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The support NHS staff can get and what regulators and managers can do to address a toxic culture that is damaging to nurses and poses a risk to patients
There is no denying that there is a chronic bullying culture in the NHS. Over the past decade, NHS staff surveys have continued to show that at least one quarter of nurses have experienced bullying from colleagues, patients or relatives.
Nursing Standard. 37, 7, 35-38. doi: 10.7748/ns.37.7.35.s19
Published: 06 July 2022
Harassment and bullying among members of staff can have a hugely negative effect on individuals and a team.
As the COVID-19 pandemic hit the UK in early 2020, did the fight against COVID-19 bring staff together, or deepen divides?
For staff on the front line stress factors were abundant. Long hours, inadequate personal protective equipment (PPE) and putting themselves at risk of an unknown disease, along with watching patients die, were just a few of the terrifying challenges nurses faced daily.
With stress can come burnout, hostility and toxic behaviours. And while many teams found strength by pulling together, many other nurses encountered bullying or abuse from colleagues for the first time.
According to the latest NHS staff survey, bullying and harassment by colleagues increased between 2019 and 2021.
In England, the number of registered nurses who experienced bullying by other staff members was 166,100, or 22.1% of the nursing workforce. This was up from 146,272 (21.6%) in 2019. The average across all staff was 18.9%, meaning nurses reported more bullying than other groups.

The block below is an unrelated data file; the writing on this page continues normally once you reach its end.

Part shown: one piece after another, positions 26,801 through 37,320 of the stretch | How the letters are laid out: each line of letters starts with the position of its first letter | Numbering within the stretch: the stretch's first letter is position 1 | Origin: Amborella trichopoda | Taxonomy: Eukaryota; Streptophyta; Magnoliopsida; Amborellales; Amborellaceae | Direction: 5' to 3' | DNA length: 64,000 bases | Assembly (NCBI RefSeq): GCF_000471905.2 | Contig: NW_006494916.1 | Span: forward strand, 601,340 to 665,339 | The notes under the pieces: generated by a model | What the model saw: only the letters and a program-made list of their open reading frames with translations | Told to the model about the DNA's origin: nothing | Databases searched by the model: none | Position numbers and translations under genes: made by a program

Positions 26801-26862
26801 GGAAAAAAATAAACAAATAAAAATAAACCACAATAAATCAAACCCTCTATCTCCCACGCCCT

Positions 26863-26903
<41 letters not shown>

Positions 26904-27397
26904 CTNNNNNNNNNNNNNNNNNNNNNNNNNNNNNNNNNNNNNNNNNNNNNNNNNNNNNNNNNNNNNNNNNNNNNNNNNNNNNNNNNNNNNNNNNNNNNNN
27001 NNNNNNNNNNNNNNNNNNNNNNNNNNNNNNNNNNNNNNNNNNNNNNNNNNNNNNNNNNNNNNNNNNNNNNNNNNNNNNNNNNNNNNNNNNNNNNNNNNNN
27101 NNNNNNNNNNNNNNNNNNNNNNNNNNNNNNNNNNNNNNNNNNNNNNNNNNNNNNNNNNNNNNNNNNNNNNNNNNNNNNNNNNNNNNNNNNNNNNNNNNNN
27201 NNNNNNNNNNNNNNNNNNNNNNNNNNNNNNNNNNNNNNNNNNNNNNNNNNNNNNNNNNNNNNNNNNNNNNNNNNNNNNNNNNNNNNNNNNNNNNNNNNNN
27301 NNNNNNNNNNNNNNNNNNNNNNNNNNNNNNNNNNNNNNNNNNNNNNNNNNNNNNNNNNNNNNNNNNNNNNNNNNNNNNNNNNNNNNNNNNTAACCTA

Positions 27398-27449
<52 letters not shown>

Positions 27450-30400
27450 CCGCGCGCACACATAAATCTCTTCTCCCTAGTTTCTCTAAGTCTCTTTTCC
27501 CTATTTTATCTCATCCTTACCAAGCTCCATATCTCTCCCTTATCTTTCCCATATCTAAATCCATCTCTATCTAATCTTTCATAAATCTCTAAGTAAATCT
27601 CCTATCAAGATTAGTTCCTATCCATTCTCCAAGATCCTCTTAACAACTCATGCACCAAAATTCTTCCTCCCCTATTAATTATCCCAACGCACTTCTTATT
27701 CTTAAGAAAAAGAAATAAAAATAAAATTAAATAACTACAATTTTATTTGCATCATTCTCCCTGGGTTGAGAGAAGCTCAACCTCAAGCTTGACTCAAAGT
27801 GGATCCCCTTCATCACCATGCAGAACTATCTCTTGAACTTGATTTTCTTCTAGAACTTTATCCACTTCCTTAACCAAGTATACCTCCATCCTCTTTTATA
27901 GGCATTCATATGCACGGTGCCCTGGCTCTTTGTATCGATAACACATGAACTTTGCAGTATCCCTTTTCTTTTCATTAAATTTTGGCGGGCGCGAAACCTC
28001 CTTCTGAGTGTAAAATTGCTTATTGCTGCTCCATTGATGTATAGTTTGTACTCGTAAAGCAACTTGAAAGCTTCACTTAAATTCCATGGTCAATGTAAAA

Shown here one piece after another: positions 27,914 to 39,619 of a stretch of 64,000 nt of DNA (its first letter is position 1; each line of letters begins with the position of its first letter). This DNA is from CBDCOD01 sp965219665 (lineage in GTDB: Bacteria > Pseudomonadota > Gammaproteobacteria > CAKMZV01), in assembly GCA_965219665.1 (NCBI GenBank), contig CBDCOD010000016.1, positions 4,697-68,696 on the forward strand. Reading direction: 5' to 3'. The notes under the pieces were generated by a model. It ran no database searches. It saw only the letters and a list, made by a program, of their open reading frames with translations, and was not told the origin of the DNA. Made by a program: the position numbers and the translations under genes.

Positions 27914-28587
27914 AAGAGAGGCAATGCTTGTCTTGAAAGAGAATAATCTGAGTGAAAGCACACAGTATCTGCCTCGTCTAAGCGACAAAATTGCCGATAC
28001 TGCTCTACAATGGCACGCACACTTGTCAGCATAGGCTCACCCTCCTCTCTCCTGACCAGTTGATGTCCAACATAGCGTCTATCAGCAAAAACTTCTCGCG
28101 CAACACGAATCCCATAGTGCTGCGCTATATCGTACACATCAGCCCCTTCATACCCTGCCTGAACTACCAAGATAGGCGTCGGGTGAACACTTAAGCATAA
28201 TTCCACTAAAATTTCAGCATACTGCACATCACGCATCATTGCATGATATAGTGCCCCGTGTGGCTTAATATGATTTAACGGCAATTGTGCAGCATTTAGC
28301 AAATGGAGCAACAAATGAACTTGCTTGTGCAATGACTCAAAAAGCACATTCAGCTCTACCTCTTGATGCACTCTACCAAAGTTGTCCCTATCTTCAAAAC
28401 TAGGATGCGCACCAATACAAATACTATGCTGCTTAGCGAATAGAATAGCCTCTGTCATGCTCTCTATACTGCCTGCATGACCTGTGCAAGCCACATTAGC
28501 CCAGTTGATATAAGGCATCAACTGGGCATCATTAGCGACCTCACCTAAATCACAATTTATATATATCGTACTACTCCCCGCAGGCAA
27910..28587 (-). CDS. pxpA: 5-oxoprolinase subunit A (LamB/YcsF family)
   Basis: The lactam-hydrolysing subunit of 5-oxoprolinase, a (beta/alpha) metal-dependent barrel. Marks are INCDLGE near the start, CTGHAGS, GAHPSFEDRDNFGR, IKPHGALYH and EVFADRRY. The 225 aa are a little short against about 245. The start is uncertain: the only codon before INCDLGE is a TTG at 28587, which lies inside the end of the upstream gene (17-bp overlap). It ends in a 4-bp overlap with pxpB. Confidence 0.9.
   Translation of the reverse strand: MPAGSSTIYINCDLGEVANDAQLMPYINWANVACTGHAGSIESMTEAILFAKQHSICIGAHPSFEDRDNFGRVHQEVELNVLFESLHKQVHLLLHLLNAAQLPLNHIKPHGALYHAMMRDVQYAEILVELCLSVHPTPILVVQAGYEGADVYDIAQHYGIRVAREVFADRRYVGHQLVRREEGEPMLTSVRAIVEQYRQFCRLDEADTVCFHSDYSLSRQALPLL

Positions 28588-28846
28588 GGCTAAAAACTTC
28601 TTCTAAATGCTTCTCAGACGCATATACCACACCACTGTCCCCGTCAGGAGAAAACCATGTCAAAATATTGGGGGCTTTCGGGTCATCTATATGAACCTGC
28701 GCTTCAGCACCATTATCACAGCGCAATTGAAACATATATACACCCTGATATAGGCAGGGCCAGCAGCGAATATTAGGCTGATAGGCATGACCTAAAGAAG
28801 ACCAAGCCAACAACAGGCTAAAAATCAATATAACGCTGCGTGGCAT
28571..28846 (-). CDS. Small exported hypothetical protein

The RCN’s 2021 employment survey of more than 9,500 nurses, support workers, students and nursing associates found just over one third of respondents had experienced bullying or harassment from colleagues in the previous 12 months. The figure rises to 51.5% for respondents who stated they had a disability.
‘People should be able to call out bad practice in their workplace without fear of being ostracised’
Andrew Pepper-Parsons, head of policy at the charity Protect
Fallout from bullying can be huge. One nurse told Nursing Standard she experienced panic attacks and depression after being abused by a manager at work.
The latest Workforce Race Equality Standard (WRES) report, published by NHS England, shows female nurses from ethnic minority backgrounds as most likely to have experienced harassment, bullying or abuse from other staff in 2020, with 32% reporting it. Almost 30% of male nurses from ethnic minority backgrounds reported the same.
Meanwhile 27% of white male nurses and 25.5% of white female nurses said they had experienced bullying in 2020.
Anna*, a former surgery nurse, has dyslexia and is on the autistic spectrum, and says she started experiencing bullying at work in 2015.
Colleagues would belittle and berate her, saying she was unable to do her job because of her disability, and she was told she could not be promoted.
‘I was targeted because of my disability. Managers would speculate about whether “working is in your best interests”, not to mention the classic “people like you can’t empathise”. It has destroyed my mental and physical health as a result,’ she told Nursing Standard.
Anna says her protected characteristics were not honoured by her managers, and instead she was moved into an office role as they refused to support her to work on the ward. She believes it was easier for them to move her than to address the bullying.
‘I know of others who have experienced sexism (male nurses), homophobia, ageism, racism and religious bigotry, and I’ve seen staff bully or discriminate against patients, again on racist, religious or other grounds, such as being drug addicts or prisoners,’ she adds.
Anna is now working with her union to raise a grievance about the individual who, she says, orchestrated the bullying.
But she adds that without serious intervention and ramifications for ringleaders, the culture cannot be broken.
*Not her real name
In the 2019 Sturrock report into bullying culture at NHS Highland, a senior staff member sums up bullying and abuse experienced by staff.